Attitude is one of the few controllable elements of the game, a character trait that, when channeled in a positive and thoroughly productive way, leads to success. Pat Fitzgerald outlined his path to prosperity, success, preached it with the vigor, passion and unmistakable determination that has come to define the animated, 37-year-old head coach.
"You can just tell coach Fitz is really dedicated guy," Carta-Samuels recalled, touching on his experience at the mini-camp. "He made it clear that he really cares about his players and I know he has a plan. I really enjoyed what he had to say."
The younger brother of Vanderbilt quarterback Austyn Carta-Samuels, K.J. has seen his recruitment heat up significantly this spring. His strong arm, pocket poise and precocious schematic expertise shone through at multiple tournaments and passing showcases, including the IMG 7 v 7 national championships, the Oregon NFTC and the Passing Down regional 7 v 7, for which he was named MVP.
Academics will loom large in his ultimate decision, and its one of the main reasons for his genuine interest in NU. Carta-Samuels, despite already hearing from numerous high major heavyweights, says he won't sacrifice academic quality for a more established program and that he needs to find the total package—school, team, coaches, location—that fits him best.
"Academics is definitely a huge factor in my decision," he said. "It's not just a football decision, it's about the whole school."
When Carta-Samuels traveled to Evanston for the minicamp, he toured campus and came away impressed with the facilities, the lake and the school's proximity to nearby Chicago. Most of all, he appreciated the campus's "home-type feel" and classic college-like environment.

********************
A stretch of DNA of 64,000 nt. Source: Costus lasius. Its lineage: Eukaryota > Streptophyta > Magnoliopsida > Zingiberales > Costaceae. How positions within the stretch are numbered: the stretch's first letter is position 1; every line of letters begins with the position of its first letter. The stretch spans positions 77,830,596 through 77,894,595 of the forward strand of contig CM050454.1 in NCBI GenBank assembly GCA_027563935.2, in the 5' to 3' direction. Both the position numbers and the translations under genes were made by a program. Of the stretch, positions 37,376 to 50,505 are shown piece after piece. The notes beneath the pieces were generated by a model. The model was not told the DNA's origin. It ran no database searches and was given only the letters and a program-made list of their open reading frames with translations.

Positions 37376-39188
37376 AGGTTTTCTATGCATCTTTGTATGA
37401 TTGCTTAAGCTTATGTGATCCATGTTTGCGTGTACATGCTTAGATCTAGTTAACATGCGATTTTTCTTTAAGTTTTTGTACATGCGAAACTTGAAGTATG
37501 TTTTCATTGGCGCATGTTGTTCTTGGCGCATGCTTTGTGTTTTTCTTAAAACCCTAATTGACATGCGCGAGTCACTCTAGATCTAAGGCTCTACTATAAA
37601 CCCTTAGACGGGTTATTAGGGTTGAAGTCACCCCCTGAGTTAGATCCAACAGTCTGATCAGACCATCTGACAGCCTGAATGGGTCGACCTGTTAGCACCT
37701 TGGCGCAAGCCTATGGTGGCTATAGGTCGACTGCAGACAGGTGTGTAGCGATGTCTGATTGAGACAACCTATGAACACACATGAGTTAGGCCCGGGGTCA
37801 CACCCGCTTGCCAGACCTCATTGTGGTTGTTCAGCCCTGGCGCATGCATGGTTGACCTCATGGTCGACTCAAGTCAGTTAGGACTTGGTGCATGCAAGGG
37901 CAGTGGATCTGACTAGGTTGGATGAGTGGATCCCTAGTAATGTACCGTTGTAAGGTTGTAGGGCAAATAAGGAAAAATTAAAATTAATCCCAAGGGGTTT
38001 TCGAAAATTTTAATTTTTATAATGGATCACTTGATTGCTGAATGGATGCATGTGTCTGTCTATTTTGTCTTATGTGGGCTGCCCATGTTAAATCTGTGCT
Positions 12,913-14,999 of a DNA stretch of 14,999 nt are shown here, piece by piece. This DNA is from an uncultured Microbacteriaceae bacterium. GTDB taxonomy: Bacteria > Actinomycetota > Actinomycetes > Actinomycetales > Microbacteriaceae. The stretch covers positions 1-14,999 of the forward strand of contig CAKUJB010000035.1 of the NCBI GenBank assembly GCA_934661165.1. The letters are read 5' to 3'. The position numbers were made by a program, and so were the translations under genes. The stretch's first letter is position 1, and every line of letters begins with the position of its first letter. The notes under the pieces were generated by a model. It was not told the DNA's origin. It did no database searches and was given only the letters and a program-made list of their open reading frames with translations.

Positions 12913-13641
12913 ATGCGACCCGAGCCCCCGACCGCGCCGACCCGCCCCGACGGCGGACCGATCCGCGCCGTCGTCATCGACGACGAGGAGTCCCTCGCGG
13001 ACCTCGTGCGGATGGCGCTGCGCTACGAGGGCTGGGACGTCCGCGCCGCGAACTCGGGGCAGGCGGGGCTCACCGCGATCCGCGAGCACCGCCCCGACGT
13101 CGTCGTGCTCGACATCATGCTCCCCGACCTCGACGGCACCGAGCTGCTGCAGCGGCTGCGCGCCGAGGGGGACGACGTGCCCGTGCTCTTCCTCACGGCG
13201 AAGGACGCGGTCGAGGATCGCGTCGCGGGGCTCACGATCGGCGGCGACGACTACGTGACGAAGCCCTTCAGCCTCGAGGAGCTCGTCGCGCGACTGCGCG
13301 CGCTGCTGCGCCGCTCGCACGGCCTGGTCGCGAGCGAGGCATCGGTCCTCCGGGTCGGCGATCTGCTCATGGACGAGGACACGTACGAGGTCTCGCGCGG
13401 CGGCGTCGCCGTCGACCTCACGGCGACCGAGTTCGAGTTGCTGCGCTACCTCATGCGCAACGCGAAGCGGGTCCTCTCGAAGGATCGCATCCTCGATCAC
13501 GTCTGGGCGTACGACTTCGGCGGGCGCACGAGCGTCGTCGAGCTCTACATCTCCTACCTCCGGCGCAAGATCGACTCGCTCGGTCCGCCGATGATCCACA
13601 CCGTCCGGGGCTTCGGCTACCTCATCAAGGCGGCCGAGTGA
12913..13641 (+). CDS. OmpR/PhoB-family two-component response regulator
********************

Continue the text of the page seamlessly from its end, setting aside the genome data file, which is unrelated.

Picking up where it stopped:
He partook in several physical tests, like the 40-yd dash and shuttle run, before throwing to receivers. Carta-Samuels said he performed well in front of McCall and other coaches, though timing issues with new receivers led to a few miscues.
"I enjoyed the workout," he said. "It's tough when you don't really know the guys you're throwing to, but I thought it went well overall."
NU ranks near the top of Carta-Samuel's list for its academic prestige and its coaching staff, which he said was one of the most intriguing aspects of his visit. Offensive coordinator Mick McCall first contacted Carta-Samuels and invited him to camp. The two discussed quarterback development and how McCall believed he could positively affect Carta-Samuel's progression, both mental and physical, as a pocket-passer adapting to the college game.
The Bells, who return a strong core of players after losing in the finals of the CIF State Division I Championship game against Santa Margarita, run an offense called the Wing-T, where running plays dominate and passing is sparse.
Carta-Samuels will take over the offense for the first time in the fall, and while he admits that his team's system isn't conducive to pass-first quarterbacks, he feels comfortable running a spread offense and would have no qualms conducting McCall's high-tempo system.
"I'm a pocket QB," he said. "But I'm willing to do whatever. Just because I play in a system that doesn't pass the ball a lot doesn't mean I'm uncomfortable doin it. I'm willing to play in whatever system. Playing in a spread wouldn't bother me. I'm comfortable with it."
There's no timetable for his decision, but Carta-Samuels would prefer to wrap up his recruitment before his senior season. He plans to remain in contact with McCall and Fitzgerald and visit campus sometime this year.
"I'm excited to see what happens with Northwestern," he said. "I'm excited to see what happens with the whole recruiting process, but especially Northwestern."